Saturday, September 8, 2007

Little Prayers

Normally, when we go to church, we find it easier to take the boys into the parent's/children's room where we can listen to the sermon while Helios reads a book or plays with a train and Hesperos drools and gurgles half syllables. But, recognizing that Helios is now three and should be able to compose himself appropriately as well as learn the liturgy and how to pray, we've started taking the children out of the "safe room" and into the pews with the adults unhampered by toys, blankets, and snacks.

While almost everything is equally interesting and chew-worthy to Hesperos, Helios is old enough to start appreciating the finer things of church attendance. If you were to take a moment to imagine yourself as a three-year-old, you'd know right away what these are: putting the envelope into the basket, yelling out "AMEN!", and fixing your hair with holy water. (Mommy knows that her hair always looks best when blessed.)

Helios has also taken a liking to kneeling and praying. Lest anyone too quickly assume that our son has a spiritual bent, consider that when kneeling he has the opportunity to move around and play with the kneelers, and when praying, he finally has the chance to talk without being reprimanded. And Helios loves to talk. In fact, Helios does in church what Mommy does during movies ... providing a running commentary about everything. Except whereas Mommy at least has the discretion to mutter sotto voce to her movie-going companions, Helios prefers to share his observations loudly with perfect timing the comments that you'd rather others not hear, like how the priest is bald or that the Jesus on the wall "is not moving, Mommy. Go wake him up and tell him to stop sleeping on the wall!"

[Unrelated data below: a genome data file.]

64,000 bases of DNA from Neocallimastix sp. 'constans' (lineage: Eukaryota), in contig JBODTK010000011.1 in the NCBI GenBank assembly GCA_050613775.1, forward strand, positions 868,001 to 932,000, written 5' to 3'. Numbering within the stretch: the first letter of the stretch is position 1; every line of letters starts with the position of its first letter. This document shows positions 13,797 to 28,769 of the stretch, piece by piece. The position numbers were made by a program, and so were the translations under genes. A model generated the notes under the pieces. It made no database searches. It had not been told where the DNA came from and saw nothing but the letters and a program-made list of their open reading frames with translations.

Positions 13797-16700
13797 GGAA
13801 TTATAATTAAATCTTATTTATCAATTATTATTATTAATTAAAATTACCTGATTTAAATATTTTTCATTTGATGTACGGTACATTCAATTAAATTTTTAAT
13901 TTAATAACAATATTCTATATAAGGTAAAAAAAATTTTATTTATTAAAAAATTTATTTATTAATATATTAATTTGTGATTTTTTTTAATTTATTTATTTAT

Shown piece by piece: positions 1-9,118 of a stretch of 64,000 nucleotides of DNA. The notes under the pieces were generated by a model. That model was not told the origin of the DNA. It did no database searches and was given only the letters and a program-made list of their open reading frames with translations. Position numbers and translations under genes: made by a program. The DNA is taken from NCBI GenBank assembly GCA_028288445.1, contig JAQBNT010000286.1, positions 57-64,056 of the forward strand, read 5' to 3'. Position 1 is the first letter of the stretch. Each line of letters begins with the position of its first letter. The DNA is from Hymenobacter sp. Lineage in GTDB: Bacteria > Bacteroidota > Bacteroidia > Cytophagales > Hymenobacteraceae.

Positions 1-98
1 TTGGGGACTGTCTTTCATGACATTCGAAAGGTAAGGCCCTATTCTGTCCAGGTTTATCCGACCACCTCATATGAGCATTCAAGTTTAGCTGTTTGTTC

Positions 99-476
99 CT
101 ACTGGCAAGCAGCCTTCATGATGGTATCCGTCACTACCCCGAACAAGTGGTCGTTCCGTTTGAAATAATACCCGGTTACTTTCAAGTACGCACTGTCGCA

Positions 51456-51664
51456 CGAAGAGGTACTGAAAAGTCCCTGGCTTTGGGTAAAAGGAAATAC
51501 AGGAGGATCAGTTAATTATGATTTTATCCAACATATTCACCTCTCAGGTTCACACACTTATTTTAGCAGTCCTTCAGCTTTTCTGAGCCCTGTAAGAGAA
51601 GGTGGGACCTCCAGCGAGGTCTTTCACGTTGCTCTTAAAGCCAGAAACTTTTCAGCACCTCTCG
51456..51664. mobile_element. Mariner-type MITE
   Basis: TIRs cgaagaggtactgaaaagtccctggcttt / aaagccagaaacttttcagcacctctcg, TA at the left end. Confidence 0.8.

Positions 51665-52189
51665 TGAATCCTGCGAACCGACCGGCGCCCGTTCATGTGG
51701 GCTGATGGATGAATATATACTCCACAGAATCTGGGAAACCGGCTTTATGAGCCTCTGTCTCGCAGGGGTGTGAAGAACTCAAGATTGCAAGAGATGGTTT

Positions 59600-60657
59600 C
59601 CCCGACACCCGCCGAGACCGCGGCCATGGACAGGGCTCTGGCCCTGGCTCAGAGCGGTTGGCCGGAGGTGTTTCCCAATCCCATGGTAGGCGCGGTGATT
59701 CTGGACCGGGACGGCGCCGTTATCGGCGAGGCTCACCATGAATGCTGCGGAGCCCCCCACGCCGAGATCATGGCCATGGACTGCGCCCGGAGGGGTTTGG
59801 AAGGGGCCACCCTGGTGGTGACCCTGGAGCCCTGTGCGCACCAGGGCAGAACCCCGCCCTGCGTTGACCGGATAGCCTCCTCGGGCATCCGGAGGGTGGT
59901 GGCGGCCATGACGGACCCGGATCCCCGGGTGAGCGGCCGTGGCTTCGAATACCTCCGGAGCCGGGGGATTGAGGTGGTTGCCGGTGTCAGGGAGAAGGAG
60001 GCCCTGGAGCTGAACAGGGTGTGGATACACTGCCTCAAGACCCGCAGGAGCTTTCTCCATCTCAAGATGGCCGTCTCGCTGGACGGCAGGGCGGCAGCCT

But Helios is capable of prayerful solemnity at times. As some readers may know, one of the boys' grandfather's has been afflicted for many years with multiple sclerosis. Their other grandfather was recently diagnosed with cancer. So, every night and whenever we go to church, Helios includes his grandfathers in his prayers asking for their improved health.

Helios' prayer at church this past week was especially earnest and spoken without prompting or reminders from his parents. "God bless Grandpa Mel and God bless Grandpa Wil and make them get better soon so they won't have to take yucky medicine. And God bless Aunt Tiffany's kitty-cats. And God bless my big red wagon. It's a big red wagon and goes really fast! God bless my big red fast wagon...and my trains!"

Every little boy needs to have his priorities!

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